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0 votes
2 answers
117 views

How did the "c" in "et cetera" end up being pronounced like an s sound?

I was discussing an odd pronunciation of etc. with a friend when he told me that technically the most correct way to pronounce it based off Latin pronunciation rules would be something more like et ...
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5 votes
1 answer
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Origin of the English word 'tooth' being pronounced /tʊθ/?

According to Wiktionary, the English word 'tooth' can be pronounced as /tʊθ/ (as opposed to its regular pronunciation in RP of /tuːθ/) in certain areas of Wales and the British Midlands. Is there any ...
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0 votes
2 answers
117 views

pronunciation of word origins [closed]

there are many sources for indo-europian languages' etymology but I don't know where to find one which shows the pronunciation of the word's origins. for example, I can't understand how the given ...
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What is the origin of the pronunciation difference between 'replicate' (noun) and 'replicate' (verb)?

In English, the noun 'replicate' is pronounced with a schwa (ə) at the end while the verb is pronounced with the diphthong 'eɪ'. The same is true for the word 'duplicate'. Is there a more general ...
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Formal terms for pronunciations of loanwords in source and recipient languages?

If they exist, what are formal terms meaning "pronunciation of a loanword in the donor language" and "pronunciation of a loanword in the recipient language"? In shorter terms, the ...
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6 votes
2 answers
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Pronunciation of P in Latin, versus Ph in Greek

In Latin, it seems some sounds that are pronounced like an "F" in Greek, are pronounced like a "P", why is this? For example, we have the Greek word Phoenicians, and this word ...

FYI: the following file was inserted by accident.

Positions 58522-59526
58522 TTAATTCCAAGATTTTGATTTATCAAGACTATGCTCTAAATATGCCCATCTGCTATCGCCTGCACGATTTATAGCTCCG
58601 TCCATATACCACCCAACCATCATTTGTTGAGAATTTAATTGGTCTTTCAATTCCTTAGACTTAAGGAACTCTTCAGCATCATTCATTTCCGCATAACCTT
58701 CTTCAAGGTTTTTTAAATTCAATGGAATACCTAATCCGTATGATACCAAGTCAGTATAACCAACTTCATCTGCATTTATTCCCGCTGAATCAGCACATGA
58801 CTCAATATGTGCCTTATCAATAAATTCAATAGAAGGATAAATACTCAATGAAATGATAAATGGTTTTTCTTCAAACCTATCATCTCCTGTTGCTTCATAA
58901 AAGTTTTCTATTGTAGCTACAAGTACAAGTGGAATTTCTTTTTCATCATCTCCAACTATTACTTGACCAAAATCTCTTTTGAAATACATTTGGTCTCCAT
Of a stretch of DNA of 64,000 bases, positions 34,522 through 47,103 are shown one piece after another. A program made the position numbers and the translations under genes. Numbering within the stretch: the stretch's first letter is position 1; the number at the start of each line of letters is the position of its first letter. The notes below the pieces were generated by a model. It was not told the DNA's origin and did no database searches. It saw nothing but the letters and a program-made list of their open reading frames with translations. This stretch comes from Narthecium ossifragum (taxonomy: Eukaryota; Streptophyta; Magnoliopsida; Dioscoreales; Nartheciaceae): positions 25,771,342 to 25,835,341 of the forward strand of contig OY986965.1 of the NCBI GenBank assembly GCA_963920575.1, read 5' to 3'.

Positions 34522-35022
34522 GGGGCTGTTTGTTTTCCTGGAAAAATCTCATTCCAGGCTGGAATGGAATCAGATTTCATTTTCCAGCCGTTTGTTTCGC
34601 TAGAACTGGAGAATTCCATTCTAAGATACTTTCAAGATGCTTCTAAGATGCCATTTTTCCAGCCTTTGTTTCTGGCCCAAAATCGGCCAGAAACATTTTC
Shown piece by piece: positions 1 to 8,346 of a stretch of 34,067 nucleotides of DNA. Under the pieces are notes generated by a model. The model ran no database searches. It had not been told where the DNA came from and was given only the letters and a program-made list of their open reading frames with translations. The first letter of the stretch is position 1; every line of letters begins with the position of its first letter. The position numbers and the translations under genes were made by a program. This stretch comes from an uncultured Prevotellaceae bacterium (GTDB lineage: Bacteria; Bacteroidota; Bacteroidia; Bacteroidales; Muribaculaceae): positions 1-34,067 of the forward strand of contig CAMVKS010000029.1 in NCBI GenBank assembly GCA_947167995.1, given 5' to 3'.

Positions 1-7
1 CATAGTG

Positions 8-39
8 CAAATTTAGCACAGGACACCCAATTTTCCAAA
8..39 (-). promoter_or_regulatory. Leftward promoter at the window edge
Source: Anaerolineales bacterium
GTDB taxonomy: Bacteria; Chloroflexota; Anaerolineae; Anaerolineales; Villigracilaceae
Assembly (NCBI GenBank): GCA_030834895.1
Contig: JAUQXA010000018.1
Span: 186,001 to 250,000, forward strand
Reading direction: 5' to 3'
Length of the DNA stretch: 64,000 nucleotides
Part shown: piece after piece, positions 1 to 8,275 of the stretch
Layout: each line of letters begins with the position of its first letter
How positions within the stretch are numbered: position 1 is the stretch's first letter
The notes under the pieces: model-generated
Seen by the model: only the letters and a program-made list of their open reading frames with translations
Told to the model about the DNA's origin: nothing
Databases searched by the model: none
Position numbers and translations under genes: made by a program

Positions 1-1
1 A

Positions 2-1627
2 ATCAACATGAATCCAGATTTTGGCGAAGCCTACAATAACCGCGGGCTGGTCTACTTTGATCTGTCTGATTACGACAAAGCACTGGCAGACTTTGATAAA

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4 votes
1 answer
122 views

Are "haff to" and "have to" different words in spoken English?

This sentence: How many apples do you have to eat? (at least in my dialect of English) means "How many apples do you possess and can eat?" if the final consonant in "have" is ...
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The possible sound change when /t/ sound is preceded by fricatives or affricatives

Here, I am talking about the assimilated /t/ sound that is one of the most common features of Standard Southern British English (such as /t/ at the beginning of a syllable, time, task, Twitter, twice, ...
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7 votes
3 answers
883 views

What does linguistics call sets of words with the same spelling, different (but perhaps related) meaning, and different emphasized syllables?

In my idiolect, the word "defense", with the emphasis on the first syllable means "the role of defending". With the emphasis on the second syllable, it means "the act of ...
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2 votes
2 answers
160 views

What is the exact position of the tongue for [ n ] in these circumstances?

Hi I am an English learner, and I recently had this question about pronouncing n sound. I understand the standard way of pronouncing n sound is to put my tongue behind the top teeth, however, when I ...